Kill Bill: Volume 2
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The second half of Quentin Tarantino's serialized film Kill Bill. The Bride is back and her job is only half done. She must still confront two more of her former co-workers before she faces her ex-boss, Bill himself. But, the Bride's quest becomes complicated when her past catches up to her.
- Deleted scene: "Damoe"
- Behind-the-scenes featurette
- Film premiere footage including Chingon performance
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There are the usual Tarantino trappings that infuse all his movies; murder, money, characters following his own impudent way of speaking (you can almost hear Tarantino reciting the club owner's words), and Uma Thurman, who looks like hell and fights like it too. There are also the Tarantino surprises, the completely unexpected moments that really grab you whether they are brash (plucking out Elle's eyeball) or subtle (being buried alive).
However, the movie is not as energetic or frenetic as the first, certainly not as bloody or violent (although gruesome things happen). Is it a short-coming?
Yes: The first movie rampaged for two hours and dropped us all off in Anticipation-Land. We visited hand-to-hand combat in someone's suburban house, a very bright-yellow truck, Japan's nightspots and ancient settings, and were treated to an introduction of Anime (where the movie really gets its inspiration). Everything happens briskly, the action is almost, almost wall-to-wall, and the tone is basically, "Here I Come."
No: Kill Bill 2 slows things down. It's almost as if Black Mamba has become more thoughtful about her revenge, and takes more time to contemplate its significance. One such scene is her and Bill (when they weren't so hostile) in the desert talking about Pai-Mei, the Shaolin master who would instruct Thurman's character. It's a quiet scene, moody, almost a whisper lost in the commotion surrounding it; and nowhere would it fit in Kill Bill 1.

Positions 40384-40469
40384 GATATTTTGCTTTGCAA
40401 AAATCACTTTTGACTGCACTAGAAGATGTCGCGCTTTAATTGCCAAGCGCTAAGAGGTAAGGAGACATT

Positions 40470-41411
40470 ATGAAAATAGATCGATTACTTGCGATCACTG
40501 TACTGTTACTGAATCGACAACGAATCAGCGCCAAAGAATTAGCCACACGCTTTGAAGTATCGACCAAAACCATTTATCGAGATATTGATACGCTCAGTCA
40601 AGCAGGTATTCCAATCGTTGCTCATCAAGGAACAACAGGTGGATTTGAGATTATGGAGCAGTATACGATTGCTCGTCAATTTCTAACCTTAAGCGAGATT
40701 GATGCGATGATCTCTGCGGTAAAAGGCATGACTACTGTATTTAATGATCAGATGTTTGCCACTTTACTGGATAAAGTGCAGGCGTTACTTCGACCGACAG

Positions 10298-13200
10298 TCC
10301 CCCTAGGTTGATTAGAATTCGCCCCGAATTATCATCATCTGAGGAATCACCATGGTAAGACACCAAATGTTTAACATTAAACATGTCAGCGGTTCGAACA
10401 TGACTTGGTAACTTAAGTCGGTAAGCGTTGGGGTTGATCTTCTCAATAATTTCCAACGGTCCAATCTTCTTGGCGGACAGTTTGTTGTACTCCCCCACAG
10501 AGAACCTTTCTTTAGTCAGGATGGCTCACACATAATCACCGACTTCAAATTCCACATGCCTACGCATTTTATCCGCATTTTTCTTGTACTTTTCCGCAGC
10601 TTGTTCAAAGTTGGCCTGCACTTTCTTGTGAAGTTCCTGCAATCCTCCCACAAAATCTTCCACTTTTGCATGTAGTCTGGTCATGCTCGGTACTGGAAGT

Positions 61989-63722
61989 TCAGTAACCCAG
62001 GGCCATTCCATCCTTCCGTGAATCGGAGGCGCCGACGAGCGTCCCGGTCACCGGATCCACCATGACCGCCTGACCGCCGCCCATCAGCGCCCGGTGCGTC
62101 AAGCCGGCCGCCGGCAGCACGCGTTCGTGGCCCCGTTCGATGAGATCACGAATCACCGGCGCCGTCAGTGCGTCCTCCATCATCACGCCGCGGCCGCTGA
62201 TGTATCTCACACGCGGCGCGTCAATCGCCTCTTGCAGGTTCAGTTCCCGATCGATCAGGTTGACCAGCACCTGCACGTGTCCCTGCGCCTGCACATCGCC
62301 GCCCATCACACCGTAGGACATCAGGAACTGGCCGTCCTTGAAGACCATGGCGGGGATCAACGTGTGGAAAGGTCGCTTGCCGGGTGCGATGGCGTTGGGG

Perhaps this is why the movies were split up, because Tarantino reached a certain point in Volume 1 and said, "Now begins a different kind of movie, still named Kill Bill, but a shade quieter." Not to say that the movie is slow; but I did get bored in spots, whereas in Kill Bill 1 I was always at least partially riveted.
The ending is spectacularly done, even if it is longer than it needs to be. All you need to know about the Black Mamba/Bill face-off is that neither one of them leaves their seat.
So now that these two movies are out, they will go down as one of Tarantino's best, and it is certainly his best since "Pulp Fiction." To fans of anime and kung-fu movies it's the movie they've been waiting for. To fans of Tarantino, you might be thrilled, or slightly miffed. To other movie-makers, you'll be jealous. Finally, to film snobs like myself, it'll make a nice weekender viewing.
I'm not a comic book fan/anime...but qt's film has made me re-evaluate the things I consider interesting in my life.
bonus throughout the film was the immediate impact the RZA will play in the future of movies. bravo. this film is balls!!!
The movie is pulp fiction purposely in its superficial characters and clichéd story line. However, the execution of those characters and story is so engrossing, so raw in entertainment and excitement that the viewer is riveted continuously. Taranto's genius is his ability to get us to have strong emotional reactions to his characters and situations of story. His dialogue alone is so intriguing, so captivating that one will enjoy the movie on that issue along with the others.
Of course, see both parts one after the other; just lock the doors, turn off the phone, and become immersed. This is Hollywood movie enjoyment at its peak, vastly above the embarrassingly simplistic and boring "tween's" movies pumped out today to the last category of people with money to spend going to the movies. Oh, after you come down a bit from KILL BILL, wait a few days and lock the door again to watch all of Taranto's masterworks.
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